“Wolverine #49” prepares for an epic showdown, setting the stage for a climactic battle that involves key characters such as Logan, Victor, Bad Seed, presumably Laura, and the rest of X-Force. This issue serves as a powerful exploration of the contrasting ethos between Logan and Victor. Unlike Logan, Victor revels in his past misdeeds, highlighting one of the fundamental differences in their characters. This thematic exploration is cleverly portrayed through their separation over the past issues, enhancing anticipation for their impending confrontation. The comic skillfully maintains tension and develops character dynamics, paving the way for a confrontation that promises to be both action-packed and thematically rich. The anticipation of this fight and the exploration of the characters’ moral contrasts are handled with a deftness that adds depth to the narrative and enriches the ongoing storyline.


“Ain’t No Grave #1” introduces readers to Ryder, a reformed outlaw in the Old West grappling with devastating health news. Facing her mortality, Ryder embarks on a perilous quest, driven by the desire to protect her loved ones from the consequences of her past life. The premise of the comic is engaging, effectively setting the stage for a narrative filled with personal stakes and emotional depth. However, the execution is somewhat uneven; the issue spends considerable time on extensive scenes that lack direct engagement or clear narrative progression, which can leave readers feeling detached from the story. Despite these pacing issues, the intriguing setup and Ryder’s compelling character arc provide a solid foundation for the series. The comic ends on a hook that captures interest, promising more depth and development in future issues. This initial installment, while flawed, offers enough intrigue to draw readers into Ryder’s journey, setting expectations for a blend of personal drama and adventure in the episodes to come.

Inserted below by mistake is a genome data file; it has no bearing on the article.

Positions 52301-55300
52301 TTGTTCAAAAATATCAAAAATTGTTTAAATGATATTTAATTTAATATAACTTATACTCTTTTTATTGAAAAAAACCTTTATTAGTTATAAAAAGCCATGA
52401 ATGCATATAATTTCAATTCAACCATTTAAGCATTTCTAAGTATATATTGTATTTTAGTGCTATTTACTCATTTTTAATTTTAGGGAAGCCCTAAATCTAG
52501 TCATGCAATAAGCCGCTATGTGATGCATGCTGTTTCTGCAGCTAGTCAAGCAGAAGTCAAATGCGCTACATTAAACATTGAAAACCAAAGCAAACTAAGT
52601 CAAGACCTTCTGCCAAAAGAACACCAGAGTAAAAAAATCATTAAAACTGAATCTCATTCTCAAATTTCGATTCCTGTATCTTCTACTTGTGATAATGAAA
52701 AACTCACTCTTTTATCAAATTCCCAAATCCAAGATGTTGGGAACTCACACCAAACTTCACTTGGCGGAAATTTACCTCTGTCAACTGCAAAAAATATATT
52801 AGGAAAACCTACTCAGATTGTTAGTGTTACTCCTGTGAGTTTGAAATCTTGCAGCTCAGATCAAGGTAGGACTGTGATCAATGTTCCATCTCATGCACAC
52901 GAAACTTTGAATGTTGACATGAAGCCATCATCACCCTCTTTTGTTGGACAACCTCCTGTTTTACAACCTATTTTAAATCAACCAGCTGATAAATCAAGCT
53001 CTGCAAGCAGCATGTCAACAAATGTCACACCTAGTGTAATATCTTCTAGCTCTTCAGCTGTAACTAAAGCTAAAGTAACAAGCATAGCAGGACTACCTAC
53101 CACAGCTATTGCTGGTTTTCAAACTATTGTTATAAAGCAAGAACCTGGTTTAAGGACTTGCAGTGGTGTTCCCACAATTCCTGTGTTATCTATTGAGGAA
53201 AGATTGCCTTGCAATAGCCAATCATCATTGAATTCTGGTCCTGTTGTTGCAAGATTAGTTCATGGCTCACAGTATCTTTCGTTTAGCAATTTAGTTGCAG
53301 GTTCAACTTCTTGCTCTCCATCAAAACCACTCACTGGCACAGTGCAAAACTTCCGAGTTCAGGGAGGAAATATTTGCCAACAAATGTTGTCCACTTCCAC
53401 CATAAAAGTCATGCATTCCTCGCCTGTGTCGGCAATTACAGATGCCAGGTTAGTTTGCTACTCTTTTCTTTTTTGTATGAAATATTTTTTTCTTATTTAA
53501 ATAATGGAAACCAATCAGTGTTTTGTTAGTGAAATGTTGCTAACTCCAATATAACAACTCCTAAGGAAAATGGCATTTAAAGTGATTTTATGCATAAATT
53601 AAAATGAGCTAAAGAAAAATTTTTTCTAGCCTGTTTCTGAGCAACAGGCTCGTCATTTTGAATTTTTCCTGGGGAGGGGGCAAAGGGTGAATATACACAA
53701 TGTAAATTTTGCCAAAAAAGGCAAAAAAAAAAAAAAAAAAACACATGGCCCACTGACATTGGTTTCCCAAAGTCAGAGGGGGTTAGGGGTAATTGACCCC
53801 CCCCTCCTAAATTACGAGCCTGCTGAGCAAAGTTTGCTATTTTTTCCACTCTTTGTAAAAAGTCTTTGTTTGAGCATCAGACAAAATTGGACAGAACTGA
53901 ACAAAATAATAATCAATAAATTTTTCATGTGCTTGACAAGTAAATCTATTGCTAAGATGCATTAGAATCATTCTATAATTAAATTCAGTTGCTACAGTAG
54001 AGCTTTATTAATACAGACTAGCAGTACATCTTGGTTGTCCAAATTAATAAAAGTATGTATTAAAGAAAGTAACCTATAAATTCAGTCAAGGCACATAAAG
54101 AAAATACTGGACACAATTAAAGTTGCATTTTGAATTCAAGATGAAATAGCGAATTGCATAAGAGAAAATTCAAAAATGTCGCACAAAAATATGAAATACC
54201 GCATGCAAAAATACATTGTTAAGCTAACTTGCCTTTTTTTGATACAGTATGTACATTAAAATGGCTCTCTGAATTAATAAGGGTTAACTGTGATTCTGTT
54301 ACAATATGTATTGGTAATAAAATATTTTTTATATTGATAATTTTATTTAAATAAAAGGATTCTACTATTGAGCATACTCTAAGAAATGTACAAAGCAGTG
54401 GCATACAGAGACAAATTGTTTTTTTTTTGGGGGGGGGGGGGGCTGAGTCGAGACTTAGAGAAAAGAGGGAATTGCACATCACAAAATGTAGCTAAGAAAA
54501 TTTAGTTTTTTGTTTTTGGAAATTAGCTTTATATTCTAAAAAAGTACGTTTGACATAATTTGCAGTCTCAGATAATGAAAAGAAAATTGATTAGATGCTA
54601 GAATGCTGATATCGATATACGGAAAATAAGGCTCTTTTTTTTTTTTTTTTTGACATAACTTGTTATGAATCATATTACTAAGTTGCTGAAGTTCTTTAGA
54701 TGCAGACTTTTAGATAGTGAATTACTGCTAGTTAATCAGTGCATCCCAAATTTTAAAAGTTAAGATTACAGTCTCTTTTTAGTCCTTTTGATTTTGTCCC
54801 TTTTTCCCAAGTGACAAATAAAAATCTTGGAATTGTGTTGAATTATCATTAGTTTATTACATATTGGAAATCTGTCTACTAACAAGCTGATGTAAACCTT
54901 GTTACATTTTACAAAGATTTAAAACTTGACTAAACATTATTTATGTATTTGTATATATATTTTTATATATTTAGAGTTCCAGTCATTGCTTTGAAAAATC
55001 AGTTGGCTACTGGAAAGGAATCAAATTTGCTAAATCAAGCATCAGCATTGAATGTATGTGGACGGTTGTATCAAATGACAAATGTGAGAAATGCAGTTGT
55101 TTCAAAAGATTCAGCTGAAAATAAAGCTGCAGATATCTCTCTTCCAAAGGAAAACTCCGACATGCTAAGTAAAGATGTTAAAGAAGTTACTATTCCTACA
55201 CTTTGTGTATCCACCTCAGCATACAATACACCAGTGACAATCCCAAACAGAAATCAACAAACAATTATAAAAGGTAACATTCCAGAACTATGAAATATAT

“Beneath The Trees Where Nobody Sees #6” concludes its unique and chilling serial killer narrative wrapped in the whimsical veneer of talking animals, a concept uniquely suited to the comic medium. Patrick Horvath’s cartooning, which brings these adorable yet complex characters to life, has consistently elevated the series, blending an almost paradoxical mix of cuteness with a dark, mature storyline. This final issue, without divulging specifics of the climactic encounter between Samantha and her nemesis, deepens the mystery and tension, inviting readers to experience the suspense alongside Nigel. Horvath’s artistry in the final sequences masterfully echoes the series opener, enriching the thematic continuity and enhancing the story’s emotional impact. His skillful use of page turns and subtle details not only grips readers during their first journey through the story but also promises new layers of discovery in subsequent readings. This issue seals the series as one destined for enduring appeal, encouraging multiple revisits to fully appreciate its intricacies and artistry.


“Crocodile Black #1” immediately ensnares its audience with a gripping narrative that introduces a dark, yet fascinating world through the experiences of Danny, a young man navigating a life fraught with chaos. Phillip Kennedy Johnson sets an immersive tone right from the start, with the artistic contributions of Som, colorist Patricio Delpeche, and letterer Becca Carey adding depth and texture that mark the reader’s memory even before Danny’s full introduction. As Johnson weaves Danny’s backstory, he skillfully integrates fantastical elements with a compelling character study, exploring themes of control and personal destiny amidst external turmoil. The visually distinct and emotionally dense world, combined with high stakes and complex character dynamics, crafts a narrative that is both unique and captivating. The dark, brutal aspects of the world contrast with moments of personal struggle and growth, making “Crocodile Black” a standout title that promises an exhilarating journey.